Advice on Approach and Getting Past Barriers
You’re doing what any good person would do, trying to keep tabs on a loved one who’s growing older. You’re afraid to broach the idea of getting involved in their affairs, because you don’t want to hurt their feelings–or worse, start a fight. Maybe you’ve even tried to offer your help, only to get rebuffed.
When a senior repeatedly resists help, it creates a lot of frustration for the son or daughter or spouse. People will make unsafe and uninformed decisions, and you just want to throw your hands in the air and say, ‘I’m done.’
Getting Past Your Frustration
The first step is understanding that your loved one isn’t necessarily just being stubborn.
It’s more about them being in denial of their actual abilities, from their eyesight to whether they’re strong enough to handle the stairs. It may take Dad slipping on those last two steps and getting a big bruise on his behind for him to realize. However, we recommend not waiting for a crisis to “have the talk” about planning for senior care. Waiting for a crisis will limit your choices, ability to acclimate to a senior care community and will limit your independence once you make the move.
Even if your loved one does grasp the situation, accepting your help can feel like surrender. That final time they hand over those car keys and know they will never go to the store by themselves again, it can feel like a loss of independence and purpose. What you can share with them is that moving to assisted living is so that they can have MORE independence. Assisted Living provides the supports for daily life activities, maintenance, and other conveniences to help give them back more of their life. Our Aspire Lifestyle™ also helps spark their purpose and passions to live a better quality of life.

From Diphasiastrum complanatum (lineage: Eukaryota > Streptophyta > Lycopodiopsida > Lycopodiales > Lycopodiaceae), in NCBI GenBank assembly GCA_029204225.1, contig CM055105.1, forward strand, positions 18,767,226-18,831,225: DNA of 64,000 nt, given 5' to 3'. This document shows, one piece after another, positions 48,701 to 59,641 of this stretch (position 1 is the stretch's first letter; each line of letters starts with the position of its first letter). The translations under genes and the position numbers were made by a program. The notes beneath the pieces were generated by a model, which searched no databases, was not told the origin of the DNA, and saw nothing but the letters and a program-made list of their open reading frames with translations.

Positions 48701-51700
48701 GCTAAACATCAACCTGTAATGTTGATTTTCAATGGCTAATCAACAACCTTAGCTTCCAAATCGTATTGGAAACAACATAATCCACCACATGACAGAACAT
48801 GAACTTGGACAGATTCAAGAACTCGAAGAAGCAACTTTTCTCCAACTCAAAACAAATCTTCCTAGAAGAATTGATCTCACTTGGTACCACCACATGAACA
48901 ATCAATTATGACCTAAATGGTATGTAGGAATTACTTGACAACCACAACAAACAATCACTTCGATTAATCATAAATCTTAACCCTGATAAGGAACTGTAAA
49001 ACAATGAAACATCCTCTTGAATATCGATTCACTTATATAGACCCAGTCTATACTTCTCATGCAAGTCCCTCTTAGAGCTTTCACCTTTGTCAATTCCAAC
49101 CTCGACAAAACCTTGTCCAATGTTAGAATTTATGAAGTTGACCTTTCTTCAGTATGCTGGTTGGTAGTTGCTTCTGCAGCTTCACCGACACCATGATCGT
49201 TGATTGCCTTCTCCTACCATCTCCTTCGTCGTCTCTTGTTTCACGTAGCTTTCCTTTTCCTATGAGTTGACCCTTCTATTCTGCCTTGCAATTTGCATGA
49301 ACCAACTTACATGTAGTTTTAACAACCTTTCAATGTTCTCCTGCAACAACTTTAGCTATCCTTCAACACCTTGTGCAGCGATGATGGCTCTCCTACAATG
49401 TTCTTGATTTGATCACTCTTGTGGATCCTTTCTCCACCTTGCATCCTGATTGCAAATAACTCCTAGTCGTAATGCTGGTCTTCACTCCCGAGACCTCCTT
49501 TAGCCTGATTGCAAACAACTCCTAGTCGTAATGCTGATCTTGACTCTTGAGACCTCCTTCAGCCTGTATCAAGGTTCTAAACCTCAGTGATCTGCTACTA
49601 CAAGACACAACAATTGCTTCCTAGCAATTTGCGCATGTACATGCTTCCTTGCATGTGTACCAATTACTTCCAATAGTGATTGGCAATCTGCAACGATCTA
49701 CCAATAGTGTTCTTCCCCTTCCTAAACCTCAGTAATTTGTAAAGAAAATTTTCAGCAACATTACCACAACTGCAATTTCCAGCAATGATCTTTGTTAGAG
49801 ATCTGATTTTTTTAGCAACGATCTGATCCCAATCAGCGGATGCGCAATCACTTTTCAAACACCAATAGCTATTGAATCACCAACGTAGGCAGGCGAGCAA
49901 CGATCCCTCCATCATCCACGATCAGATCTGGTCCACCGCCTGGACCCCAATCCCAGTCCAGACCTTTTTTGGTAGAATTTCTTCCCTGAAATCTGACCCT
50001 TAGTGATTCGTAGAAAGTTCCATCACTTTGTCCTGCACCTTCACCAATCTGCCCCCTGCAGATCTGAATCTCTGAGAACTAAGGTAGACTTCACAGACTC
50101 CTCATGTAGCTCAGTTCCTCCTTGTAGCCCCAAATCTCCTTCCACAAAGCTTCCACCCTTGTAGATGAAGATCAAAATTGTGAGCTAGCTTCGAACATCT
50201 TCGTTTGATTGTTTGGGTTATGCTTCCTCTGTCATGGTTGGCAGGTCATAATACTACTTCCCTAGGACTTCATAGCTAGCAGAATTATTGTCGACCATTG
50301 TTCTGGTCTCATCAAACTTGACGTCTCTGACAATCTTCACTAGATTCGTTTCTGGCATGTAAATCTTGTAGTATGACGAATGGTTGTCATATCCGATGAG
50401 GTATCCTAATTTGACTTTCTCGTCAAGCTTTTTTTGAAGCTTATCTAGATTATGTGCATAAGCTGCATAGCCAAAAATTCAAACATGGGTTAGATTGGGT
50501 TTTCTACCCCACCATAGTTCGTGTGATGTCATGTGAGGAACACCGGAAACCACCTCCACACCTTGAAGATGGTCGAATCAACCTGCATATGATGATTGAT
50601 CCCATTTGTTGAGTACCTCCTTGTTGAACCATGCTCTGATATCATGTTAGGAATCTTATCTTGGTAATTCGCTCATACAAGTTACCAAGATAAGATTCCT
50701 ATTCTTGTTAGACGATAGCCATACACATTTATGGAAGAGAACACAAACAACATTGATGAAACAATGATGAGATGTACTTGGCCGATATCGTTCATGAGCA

Having the Talk
Here are tips for that difficult conversation about taking on some things your loved one can’t or shouldn’t be doing anymore.
Never present it as an ultimatum: ‘If you do that one more time, I won’t keep bringing the grandkids to visit.’ Like any transition in life, it has to be processed. It’s also easy to fall into the trap of shaming or guilting your parent. You might be thinking, “Doing this for you is already hard enough; don’t make it any harder” or “I never signed up for this.” But saying it to them could increase whatever anxiety or depression they’re having about aging, making it even harder to accept your help and pushing the problem down the road. Bringing a neutral party into the conversation can often break a stalemate.
Try to have the advice come from someone else–me, a doctor, a mental health assessor. It takes the weight off the caregiver as the bad guy. You don’t have to be the one to pull the plug, so to speak. If it’s you as the caregiver harping on it, they’ll drag their feet.
Find a quiet space where you can be together alone to have a real conversation. Be kind and empathetic, slow down and ask, “what is the real reason they don’t want to move?” Oftentimes seniors don’t share the real fears of moving because it’s not easy to address feelings of fear, changes, and purpose. These fears could be, “Will I be accepted? What if I don’t know anyone? I’m losing everything, what will I have control of?” Address these real barriers with the senior care advisor aka sales manager, and they will help address those concerns. How we onboard new residents and help welcome them into the community. This will not only give you peace of mind, but will aid in your parents feel more comfortable about the decision to move.
Accepting What you Can't Control
In the end, your parent is still in control. Just because you choose to watch out for them or it’s fallen to you, it doesn’t mean they’ll let you make all the decisions while they’re still living in their own home. So expect to draw on your deepest reservoir of patience.
People aren’t going to hear a recommendation just once and accept it. People need time to weigh their options. Reassure them that you’re there for them and will do everything you can for their safety, and when they’re ready to make those brave steps for change, you’ll be there for them no matter how long it takes. Wrap them in support. Also, loop in the team at the senior care community for ideas. They could pair them up with some longtime residents at the community for lunch to help them have a conversation with individuals who have been through the same journey of moving.
For more information on how you can support your parent in their journey or get tools and resources to help them navigate, contact our community at 320-403-2140